The Hunter (Rafi Pitts, Iran/Germany, 2010)

Blogpost, Film reviews, Iranian cinema

The Hunter is about Ali (Rafi Pitts), a former convict-turned-factory worker who tries to support his wife and child. Ali returns home one day to discover that his wife and daughter have gone missing. After hours at the police station, he discovers that his wife has been killed during a demonstration – and that his daughter is still missing. When the daughter is also discovered to be dead, Ali goes on a rampage, killing two police officers before being hunted down in a wood north of Tehran.

The Hunter sounds like a thriller, and in many ways it is one, but the film is also very slow paced in comparison to your average thriller from Hollywood, such as the recent Unstoppable (Tony Scott, USA, 2010). For example, the film is filled with prolonged scenes of Ali driving, particularly in and through tunnels, as he wanders around Tehran in his pastel green sedan. The film features a car chase, as Ali tries to elude a police car along mist-covered and winding hill roads. This scene is surprisingly effective, because, unlike Unstoppable with the numerous close ups of its star vehicle runaway train and its rapid cutting, the chase in The Hunter is filmed mainly in long shot and with takes that last a good few seconds.

In other words, if The Hunter is a thriller, its slow pace makes it a very unusual one, while the painterly composition of the film’s images, which director Pitts retains from It’s Winter (Iran/France, 2006) similarly draws our attention away from simply the action. While beautiful from start to finish, this painterly quality of The Hunter suggests that it wants us to understand not just what happens in the film, but why it has been filmed in the way that it has. Indeed, how the police manage so easily to track down Ali after his crime is never explained; they just seem to find him immediately, and the film does not seem to care especially for showing us how this came to be.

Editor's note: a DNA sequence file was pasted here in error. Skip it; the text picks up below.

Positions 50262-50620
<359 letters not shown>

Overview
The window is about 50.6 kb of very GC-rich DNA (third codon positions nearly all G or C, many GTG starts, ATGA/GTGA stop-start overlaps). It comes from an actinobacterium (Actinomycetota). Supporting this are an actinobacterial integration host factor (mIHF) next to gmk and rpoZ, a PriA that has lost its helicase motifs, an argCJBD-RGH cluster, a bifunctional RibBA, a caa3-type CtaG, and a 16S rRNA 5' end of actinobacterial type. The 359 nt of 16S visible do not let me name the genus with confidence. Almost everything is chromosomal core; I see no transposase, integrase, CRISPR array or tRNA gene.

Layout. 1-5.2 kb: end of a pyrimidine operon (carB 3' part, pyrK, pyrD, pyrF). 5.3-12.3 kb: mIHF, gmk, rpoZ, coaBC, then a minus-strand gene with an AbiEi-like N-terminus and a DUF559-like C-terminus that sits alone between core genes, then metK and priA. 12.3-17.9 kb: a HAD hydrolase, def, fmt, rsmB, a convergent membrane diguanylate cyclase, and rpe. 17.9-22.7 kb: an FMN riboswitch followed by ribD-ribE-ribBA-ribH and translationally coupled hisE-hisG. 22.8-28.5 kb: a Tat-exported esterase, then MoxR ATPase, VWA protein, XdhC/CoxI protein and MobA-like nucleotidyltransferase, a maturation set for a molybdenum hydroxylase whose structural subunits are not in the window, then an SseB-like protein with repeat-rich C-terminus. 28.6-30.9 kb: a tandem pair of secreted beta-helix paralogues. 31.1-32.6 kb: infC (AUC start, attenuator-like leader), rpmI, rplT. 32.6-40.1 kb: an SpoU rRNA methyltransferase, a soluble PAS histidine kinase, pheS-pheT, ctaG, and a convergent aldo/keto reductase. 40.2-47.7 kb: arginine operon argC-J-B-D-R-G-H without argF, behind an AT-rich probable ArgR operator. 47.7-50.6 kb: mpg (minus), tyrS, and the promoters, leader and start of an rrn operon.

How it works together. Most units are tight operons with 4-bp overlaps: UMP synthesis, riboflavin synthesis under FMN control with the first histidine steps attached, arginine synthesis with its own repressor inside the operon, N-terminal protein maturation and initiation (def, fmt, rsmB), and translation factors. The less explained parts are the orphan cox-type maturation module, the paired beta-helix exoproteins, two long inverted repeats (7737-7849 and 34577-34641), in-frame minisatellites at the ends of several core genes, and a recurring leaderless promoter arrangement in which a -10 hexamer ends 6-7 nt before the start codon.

As a result, The Hunter seems to ask us to think about its formal properties, or how it is put together, and here the colour of the film comes to the fore. Ali’s sedan is the most striking example, but the colour green features prominently throughout the film. Green is an important colour in Iran, because the so-called Green Movement has since 2009 used green to symbolise its struggle against the fraudulent election result that saw Mahmoud Ahmadinejad regain power. to read some background from WikiLeaks, read here.

In this way, the slowness of the film becomes not a fault but a symbol of the difficulty to move freely in contemporary Iran, as reinforced by the tunnel sequences. The police’s immediate discovery of Ali also suggests a repressive state surveillance system, while the death of Ali’s wife and daughter might reflect indirectly upon the social incarceration of women under the present Iranian regime (thereby perhaps making a link between this film and Zamani Esmati’s Orion (Iran, 2010), which refers to Orion as a hunter constellation in its critique of a phsyicist’s irresponsible treatment of its main character, Elham, played by Nasim Kiani).

As a result of its pace, The Hunter is a film that many might dismiss as dull and slow. However, these supposedly ‘negative’ elements of the film really reveal the call for freedom in Iran – and in a way that is seemingly novel for Iranian cinema.